New interactive learning techniques are rapidly becoming the norm in the effort to boost student performance. But many of the behaviors that are required for group interactive learning can unknowingly spread dangerous pathogens to other students, their families, and others. This is a relatively new issue in education since the traditional model of using a projector as the primary display limited the physical touching of common objects in the classroom.
In interactive learning environments, students are writing on interactive boards with their fingers, doing group activities together, and maybe solving the same problem side by side on the same display. While these activities help students to learn, they can also be a source to spread pathogens.
Use of Anti-microbial coatings to control germs
Classrooms are only one environment where common items are shared among multiple people. Hospitals are faced with the challenge of delivering quality care using the latest equipment while minimising the risk of infecting other patients.
This has led to the development of medical-grade anti-microbial materials. For example, portable medical isolation care stations are coated with anti-microbial paint to reduce risk to nurses and patients from infection.
Many items found in a surgical theatre also have integrated anti-microbial protection such as surgical lighting, touch panels, and other devices that are handled frequently to avoid cross-contamination. In 2018, BenQ was the first company to recognise the opportunity to protect students with the same types of protective coatings that are now common in hospitals.
Does silver ion nanotechnology work for bacteria and viruses?
In the days before milk being able to be pasteurised or refrigerated, people would drop a silver coin into a bottle to preserve it. The development of nanotechnology using silver ion particles was undertaken based on early research from the University of Texas on the effectiveness of reducing bacteria on various surfaces using these different types of metal as active agents, including gold and silver.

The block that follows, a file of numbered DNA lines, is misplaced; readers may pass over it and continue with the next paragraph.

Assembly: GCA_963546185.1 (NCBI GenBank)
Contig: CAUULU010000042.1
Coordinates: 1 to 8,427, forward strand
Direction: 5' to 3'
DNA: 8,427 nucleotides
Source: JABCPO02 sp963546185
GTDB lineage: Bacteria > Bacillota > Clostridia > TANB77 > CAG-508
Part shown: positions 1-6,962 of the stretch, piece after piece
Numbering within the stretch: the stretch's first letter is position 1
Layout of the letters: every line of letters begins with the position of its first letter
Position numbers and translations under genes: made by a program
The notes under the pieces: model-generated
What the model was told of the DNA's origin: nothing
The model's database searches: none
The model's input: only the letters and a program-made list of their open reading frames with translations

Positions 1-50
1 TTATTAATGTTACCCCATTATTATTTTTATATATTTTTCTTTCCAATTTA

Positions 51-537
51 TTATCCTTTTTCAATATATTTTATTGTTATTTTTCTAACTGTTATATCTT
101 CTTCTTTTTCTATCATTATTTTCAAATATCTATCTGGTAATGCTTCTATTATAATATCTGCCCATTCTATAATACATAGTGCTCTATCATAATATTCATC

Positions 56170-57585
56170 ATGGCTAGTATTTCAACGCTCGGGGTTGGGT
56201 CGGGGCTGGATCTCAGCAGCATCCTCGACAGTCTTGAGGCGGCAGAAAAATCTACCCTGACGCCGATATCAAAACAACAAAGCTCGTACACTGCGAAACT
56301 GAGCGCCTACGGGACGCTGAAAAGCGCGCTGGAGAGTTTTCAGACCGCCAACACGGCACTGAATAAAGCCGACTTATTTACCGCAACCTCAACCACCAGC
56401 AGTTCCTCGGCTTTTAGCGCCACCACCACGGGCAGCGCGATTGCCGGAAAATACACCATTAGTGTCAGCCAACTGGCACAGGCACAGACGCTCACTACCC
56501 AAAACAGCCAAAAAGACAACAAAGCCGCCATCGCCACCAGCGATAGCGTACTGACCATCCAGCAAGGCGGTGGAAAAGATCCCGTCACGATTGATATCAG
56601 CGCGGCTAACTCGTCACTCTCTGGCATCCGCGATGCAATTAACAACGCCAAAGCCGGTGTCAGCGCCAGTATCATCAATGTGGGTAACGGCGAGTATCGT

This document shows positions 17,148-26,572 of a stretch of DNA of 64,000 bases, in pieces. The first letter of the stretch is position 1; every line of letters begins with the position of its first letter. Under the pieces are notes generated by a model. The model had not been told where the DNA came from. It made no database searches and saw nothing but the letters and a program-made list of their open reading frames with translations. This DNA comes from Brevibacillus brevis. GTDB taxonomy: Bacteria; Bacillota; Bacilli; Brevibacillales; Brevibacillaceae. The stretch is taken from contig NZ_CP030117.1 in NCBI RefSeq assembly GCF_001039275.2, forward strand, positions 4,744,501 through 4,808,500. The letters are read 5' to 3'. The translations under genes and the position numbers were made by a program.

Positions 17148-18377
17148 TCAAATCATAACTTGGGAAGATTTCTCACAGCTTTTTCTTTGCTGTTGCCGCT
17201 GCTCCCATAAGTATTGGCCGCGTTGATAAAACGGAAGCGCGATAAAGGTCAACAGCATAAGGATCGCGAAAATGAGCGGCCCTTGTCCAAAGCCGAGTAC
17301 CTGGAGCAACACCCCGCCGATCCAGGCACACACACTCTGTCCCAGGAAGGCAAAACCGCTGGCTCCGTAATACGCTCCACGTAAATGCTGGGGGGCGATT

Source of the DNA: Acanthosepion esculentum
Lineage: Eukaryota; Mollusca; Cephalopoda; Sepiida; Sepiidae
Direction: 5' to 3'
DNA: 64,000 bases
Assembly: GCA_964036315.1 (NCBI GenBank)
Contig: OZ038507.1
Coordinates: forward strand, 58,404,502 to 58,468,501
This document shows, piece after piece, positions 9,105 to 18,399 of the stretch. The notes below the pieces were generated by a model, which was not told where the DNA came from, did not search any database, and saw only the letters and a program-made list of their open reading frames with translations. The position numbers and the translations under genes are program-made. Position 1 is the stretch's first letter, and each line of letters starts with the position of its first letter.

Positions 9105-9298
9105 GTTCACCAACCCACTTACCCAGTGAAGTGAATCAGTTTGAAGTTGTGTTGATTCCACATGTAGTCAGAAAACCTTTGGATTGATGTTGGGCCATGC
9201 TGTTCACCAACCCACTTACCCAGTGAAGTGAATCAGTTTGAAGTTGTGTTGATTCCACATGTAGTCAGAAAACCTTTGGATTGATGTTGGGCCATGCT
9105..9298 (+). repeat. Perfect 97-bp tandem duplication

In 2011, researchers from the University of Naples published a paper that detailed how silver ion nanotechnology was shown to have positive results in some different virus types. This has prompted ongoing research into this technology to improve the efficacy of the technology and broaden the number and types of virus’ that can be controlled. Today there are dozens of scholarly papers from around the world that detail findings on how this technology is used against various types of pathogens.
BenQ’s Application of Silver Ion Coating on Interactive Displays
The glass used for interactive displays is quite complex, and coating them with silver ion nanotechnology is a significant engineering challenge, especially given the large size of these displays and the need for other elements such as anti-glare coatings and hardness requirements to keep students from easily breaking the glass.
While the vast majority of interactive displays sold in Australia today use standard off-the-shelf glass, the glass used in the BenQ RP series is different. To make the silver-ion coating effective, the glass needs to be coated with the nanoparticles at a special factory, where it is either sandwiched with other coatings (such as anti-glare compounds) or precisely mixed into a proprietary recipe that enables the panel then to be cured. These coatings can be applied to displays as large as 86 inches, but require expensive equipment – and special handling to ensure these large pieces of glass do not crack or break during the process. After the panels are cured, they are sent over to be integrated into the interactive panel frame.
TÜV certification testing for effectiveness
The last part of the process for applying silver ion nanotechnology coating onto interactive flat panels for schools and companies is to validate that it works. History is littered with products that offered health benefits – only to fail when tested by a legitimate third party. To ensure the effectiveness of its silver ion coating, each BenQ model is tested by TÜV.